30. Bless you for those last comments Adam. This sort of open, honest and essentially universal sharing of such humanity is one of the main reasons I love your videos. That and the fact you built a spaceship in your wardrobe? when a boy .I thought I was just a weirdo ’till I heard you mention that.

  31. Got to see Adam’s panel at NYCC this year, and he’s just as nice as he appears- brother, when days like this happen in the shop, remind yourself how awesome it is to do this for a living 🙂 You’re absolutely spot on about backing away and rethinking, it’s saved many a project.

  32. This was another great build video. I really dug the cinematography and close up shots of Adam’s hands at work.

    The failures and the message at then end really made the video. Adam, if you haven’t already, you should consider giving a talk about failure and doubt with regards to your projects.

  33. Holy smokes – thanks for the tip on the indexing head! I’ve been trying to drill 4 perfectly spaced holes on the end of a small bit of aluminum tube today… making a to-scale replica of the Matrix tracker bug. A couple tries in & i’ve learned blueing fluid and some patient measuring only goes so far.

    What brand is yours? Couldn’t seem to find the mark in the video. I’m seeing a few shaky reviews on a couple china-made versions…

  34. Dear Adam, i just want you to know how much i appreciate you talking about how you have the blue days. I am buisness owner, high level sales in a high quality industry. i am an elitist arrogant dick on my good days (not saying thats a good thing, just know myself) but i constaly have those thoughts about how im terrible at what i do and wonder why im paid when i fail so often.

  35. Great video. Apart from the fact that I love watching Adam work in these longer video’s, it was great to see him screw up and get disheartened about it. We all know how that makes you feel like a screwup that has no business doing what he is doing (whatever that may be). It’s great to see we all have those times, and that we should maybe just stop for a bit, play a video game, have some tea, and try again later 🙂

  36. Just what I needed to see – I came to Tested.com as a mental break from a MAJOR SCREW-UP in my own shop. A 1 hour job became a 2-day cleanup and rebuild disaster. For some reason, seeing someone else go through the same thing is therapeutic….. Thanks Adam!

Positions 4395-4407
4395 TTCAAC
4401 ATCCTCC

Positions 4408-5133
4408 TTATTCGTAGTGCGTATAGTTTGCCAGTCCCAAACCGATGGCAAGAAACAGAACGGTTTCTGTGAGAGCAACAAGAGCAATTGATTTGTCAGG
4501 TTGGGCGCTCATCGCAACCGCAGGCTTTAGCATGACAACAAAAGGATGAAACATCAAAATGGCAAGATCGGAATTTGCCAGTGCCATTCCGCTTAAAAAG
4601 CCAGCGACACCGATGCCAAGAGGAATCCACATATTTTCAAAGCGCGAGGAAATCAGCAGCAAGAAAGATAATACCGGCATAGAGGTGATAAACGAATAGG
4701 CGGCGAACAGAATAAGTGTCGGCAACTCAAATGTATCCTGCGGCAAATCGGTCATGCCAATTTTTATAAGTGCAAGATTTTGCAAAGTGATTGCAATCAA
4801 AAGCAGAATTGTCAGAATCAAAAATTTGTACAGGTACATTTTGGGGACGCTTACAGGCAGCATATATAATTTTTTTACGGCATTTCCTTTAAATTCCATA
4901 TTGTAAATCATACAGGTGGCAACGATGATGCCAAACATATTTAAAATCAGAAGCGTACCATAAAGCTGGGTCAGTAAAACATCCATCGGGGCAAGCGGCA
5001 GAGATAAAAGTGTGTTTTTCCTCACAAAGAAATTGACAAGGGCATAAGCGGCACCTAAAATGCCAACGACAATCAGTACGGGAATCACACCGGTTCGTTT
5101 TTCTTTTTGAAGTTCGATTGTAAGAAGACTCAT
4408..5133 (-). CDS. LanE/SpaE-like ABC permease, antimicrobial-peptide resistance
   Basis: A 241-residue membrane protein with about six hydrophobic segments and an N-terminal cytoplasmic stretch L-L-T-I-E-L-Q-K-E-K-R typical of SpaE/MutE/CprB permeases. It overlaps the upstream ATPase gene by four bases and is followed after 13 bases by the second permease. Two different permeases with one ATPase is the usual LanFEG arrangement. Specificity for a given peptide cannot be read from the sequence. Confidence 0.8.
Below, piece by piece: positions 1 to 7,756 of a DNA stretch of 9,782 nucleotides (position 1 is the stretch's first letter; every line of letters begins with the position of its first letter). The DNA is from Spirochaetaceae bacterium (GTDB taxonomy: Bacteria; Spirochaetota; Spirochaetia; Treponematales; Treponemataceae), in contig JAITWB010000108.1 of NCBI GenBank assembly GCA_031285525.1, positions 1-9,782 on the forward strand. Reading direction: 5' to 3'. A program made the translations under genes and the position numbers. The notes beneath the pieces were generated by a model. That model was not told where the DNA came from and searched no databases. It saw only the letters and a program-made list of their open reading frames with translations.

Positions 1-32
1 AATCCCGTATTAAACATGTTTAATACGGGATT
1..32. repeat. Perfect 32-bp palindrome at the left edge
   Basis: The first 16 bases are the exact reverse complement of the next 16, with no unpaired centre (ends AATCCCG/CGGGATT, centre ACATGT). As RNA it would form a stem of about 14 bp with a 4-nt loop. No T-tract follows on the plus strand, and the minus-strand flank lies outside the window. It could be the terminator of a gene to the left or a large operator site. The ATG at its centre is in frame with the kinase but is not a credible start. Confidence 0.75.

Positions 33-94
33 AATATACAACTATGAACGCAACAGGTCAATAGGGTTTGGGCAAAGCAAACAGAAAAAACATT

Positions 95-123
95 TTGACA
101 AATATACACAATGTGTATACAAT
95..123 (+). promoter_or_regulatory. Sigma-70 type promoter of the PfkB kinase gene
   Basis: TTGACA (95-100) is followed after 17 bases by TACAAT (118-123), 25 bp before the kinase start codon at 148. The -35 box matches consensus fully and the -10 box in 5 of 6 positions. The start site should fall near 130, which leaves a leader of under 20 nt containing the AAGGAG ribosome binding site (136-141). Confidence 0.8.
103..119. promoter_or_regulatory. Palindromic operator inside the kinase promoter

37. Love the mechanical work. If you have all these lovely heavy duty tools this is so much more fun compared to just 3D printing these parts.

  38. Most interesting. But – even with modern hardened prescription eyeglasses, you should be wearing additional eye protection – getting one of those aluminum fragments in the eye would be painful and could threaten vision.

  39. Loved the video as I do all the one day builds.

    Can you share the brand of of magnifying glasses that he is using? I have been looking for something more minimalist than the flip down style which seem to be very common.

    Thanks!

  40. I tried to look up Cibatool, but had very little success with that. What I did find was a very similar seeming product called SikaBlock, which comes in several different densities from 0.08 kg/litre to 1.35kg/litre.

  41. Yeah for some reason cibatool isn’t very google-friendly. I just order it from one of the schools workshop (where I work part-time) usual suppliers… But SikaBlock looks extremely similar!

  42. Yeah for some reason cibatool isn’t very google-friendly. I just order it from one of the schools workshop (where I work part-time) usual suppliers… But SikaBlock looks extremely similar!

  43. Yeah for some reason cibatool isn’t very google-friendly. I just order it from one of the schools workshop (where I work part-time) usual suppliers… But SikaBlock looks extremely similar!